The claimant contended that he was unable to work due to pain in his back. The claimant denied that he had any back problems prior to ________. He agreed that he had a preexisting ganglion cyst on his left wrist. Although the claimant testified that he was scheduled for back surgery within a couple of weeks of the CCH, the parties were obviously still at loggerheads over both the existence and scope of any injury alleged to have occurred on __________. However, when the attorney for the carrier sought clarification of the issue at the beginning of the CCH, suggesting that a finding be made on what the injury was (if the hearing officer agreed that an injury occurred), the attorney for the claimant responded that only "body parts," not diagnoses, were in issue. The carrier pointed out that there were four "options" on the injury issue in this case--no injury, a strain sprain, a herniated disc, or a preexisting condition. The hearing officer agreed with the claimant, however, and said that the "body part really is the best thing," and that "diagnosis" could be litigated through the medical dispute resolution process. Notwithstanding the claimant's arguments that "body parts" only were the issue, it became clear during the claimant's opening statement, presentation of the evidence, and closing argument that the injury he contended occurred on ________ was a herniated lumbar disc and its sequelae.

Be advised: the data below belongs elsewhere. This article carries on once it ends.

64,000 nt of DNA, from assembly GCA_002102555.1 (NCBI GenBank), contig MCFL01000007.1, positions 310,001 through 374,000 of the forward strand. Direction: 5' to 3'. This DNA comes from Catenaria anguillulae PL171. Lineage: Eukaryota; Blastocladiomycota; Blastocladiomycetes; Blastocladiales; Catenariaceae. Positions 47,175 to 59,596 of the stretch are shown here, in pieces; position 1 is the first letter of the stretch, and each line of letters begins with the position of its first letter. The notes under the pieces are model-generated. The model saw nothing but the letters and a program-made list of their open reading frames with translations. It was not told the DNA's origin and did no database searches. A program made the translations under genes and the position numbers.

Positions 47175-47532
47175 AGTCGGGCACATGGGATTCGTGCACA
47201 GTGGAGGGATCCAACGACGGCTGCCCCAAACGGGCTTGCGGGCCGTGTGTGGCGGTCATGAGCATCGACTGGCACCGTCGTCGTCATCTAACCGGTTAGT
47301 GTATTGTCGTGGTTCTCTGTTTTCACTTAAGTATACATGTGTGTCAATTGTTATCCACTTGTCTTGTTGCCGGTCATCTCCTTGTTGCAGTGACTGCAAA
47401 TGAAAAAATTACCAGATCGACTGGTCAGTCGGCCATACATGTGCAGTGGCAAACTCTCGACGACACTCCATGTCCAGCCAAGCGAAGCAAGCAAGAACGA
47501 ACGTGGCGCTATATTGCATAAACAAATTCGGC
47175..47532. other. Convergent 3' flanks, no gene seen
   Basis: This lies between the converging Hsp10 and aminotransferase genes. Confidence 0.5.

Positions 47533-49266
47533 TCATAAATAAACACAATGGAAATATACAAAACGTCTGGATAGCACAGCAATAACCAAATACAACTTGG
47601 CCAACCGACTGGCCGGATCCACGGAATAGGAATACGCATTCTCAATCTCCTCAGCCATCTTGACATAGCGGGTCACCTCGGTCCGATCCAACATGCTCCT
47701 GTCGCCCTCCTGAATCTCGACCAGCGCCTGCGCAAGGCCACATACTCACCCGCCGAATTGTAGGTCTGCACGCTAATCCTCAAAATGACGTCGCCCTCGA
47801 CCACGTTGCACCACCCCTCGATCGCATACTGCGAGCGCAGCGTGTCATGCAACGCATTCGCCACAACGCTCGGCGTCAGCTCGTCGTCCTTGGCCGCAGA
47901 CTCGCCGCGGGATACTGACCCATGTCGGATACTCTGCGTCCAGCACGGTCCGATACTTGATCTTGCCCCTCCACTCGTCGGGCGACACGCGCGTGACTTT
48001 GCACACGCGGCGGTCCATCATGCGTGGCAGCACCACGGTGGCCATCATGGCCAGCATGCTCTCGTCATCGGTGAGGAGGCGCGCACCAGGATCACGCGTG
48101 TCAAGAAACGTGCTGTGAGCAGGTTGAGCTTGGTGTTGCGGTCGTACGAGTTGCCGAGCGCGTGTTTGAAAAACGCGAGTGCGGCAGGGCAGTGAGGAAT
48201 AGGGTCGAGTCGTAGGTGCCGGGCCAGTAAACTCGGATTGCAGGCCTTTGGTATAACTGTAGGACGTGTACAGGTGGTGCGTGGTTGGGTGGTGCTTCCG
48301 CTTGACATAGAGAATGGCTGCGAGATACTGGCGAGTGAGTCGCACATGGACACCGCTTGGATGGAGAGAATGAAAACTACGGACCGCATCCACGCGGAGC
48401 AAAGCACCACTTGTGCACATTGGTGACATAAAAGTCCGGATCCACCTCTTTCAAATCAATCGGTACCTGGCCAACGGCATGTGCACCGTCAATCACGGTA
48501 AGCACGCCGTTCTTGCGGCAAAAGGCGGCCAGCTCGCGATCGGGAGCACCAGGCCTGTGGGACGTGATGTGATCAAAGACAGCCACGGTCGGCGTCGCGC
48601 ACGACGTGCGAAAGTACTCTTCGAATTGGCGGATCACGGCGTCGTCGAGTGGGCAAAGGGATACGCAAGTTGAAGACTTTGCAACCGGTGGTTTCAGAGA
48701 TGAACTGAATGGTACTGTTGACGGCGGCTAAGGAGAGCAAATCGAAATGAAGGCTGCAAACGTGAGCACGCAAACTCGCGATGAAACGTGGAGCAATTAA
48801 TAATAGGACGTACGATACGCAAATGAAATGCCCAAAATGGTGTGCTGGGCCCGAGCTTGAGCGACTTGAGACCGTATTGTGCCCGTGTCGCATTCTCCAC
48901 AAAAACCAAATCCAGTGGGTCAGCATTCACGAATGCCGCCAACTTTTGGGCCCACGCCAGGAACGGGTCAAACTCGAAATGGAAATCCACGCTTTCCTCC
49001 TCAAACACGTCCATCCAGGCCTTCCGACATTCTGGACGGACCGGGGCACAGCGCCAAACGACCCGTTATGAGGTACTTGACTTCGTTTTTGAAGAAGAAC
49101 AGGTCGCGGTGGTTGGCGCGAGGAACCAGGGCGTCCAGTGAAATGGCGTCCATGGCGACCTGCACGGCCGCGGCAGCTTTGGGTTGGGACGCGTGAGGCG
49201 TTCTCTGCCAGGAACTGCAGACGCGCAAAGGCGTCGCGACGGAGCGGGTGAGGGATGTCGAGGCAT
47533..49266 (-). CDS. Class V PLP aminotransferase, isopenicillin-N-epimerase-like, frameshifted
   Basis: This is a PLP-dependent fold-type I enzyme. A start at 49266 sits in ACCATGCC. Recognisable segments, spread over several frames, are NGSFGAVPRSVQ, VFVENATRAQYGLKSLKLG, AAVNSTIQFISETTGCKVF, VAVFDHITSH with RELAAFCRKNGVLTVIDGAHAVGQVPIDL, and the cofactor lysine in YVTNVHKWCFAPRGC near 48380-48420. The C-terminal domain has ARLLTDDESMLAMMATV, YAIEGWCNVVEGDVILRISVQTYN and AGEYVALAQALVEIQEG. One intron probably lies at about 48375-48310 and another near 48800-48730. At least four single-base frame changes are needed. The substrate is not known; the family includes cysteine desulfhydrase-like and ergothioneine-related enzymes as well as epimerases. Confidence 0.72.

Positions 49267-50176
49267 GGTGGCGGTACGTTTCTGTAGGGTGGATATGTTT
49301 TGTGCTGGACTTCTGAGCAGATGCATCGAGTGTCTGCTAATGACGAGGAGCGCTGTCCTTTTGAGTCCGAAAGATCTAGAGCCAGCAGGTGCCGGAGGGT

We cannot agree that the issue here was merely a "body part" or that the medical dispute resolution process is the forum for the threshold question of whether the claimant had a definable "injury," i.e., damage or harm to the body. The purpose of the CCH was to resolve the dispute over occurrence of an injury, not perpetuate it. We cannot agree that the scope and nature of the contended back injury that occurred on __________, was not in issue; plainly, the precipitating factor of this dispute (since the carrier had initially been paying income benefits pending investigation) was receipt by the carrier of its peer review doctors' conclusions that a lumbar herniation could not have occurred given the described mechanism of injury and that the herniation was more likely part of a preexisting degenerative condition.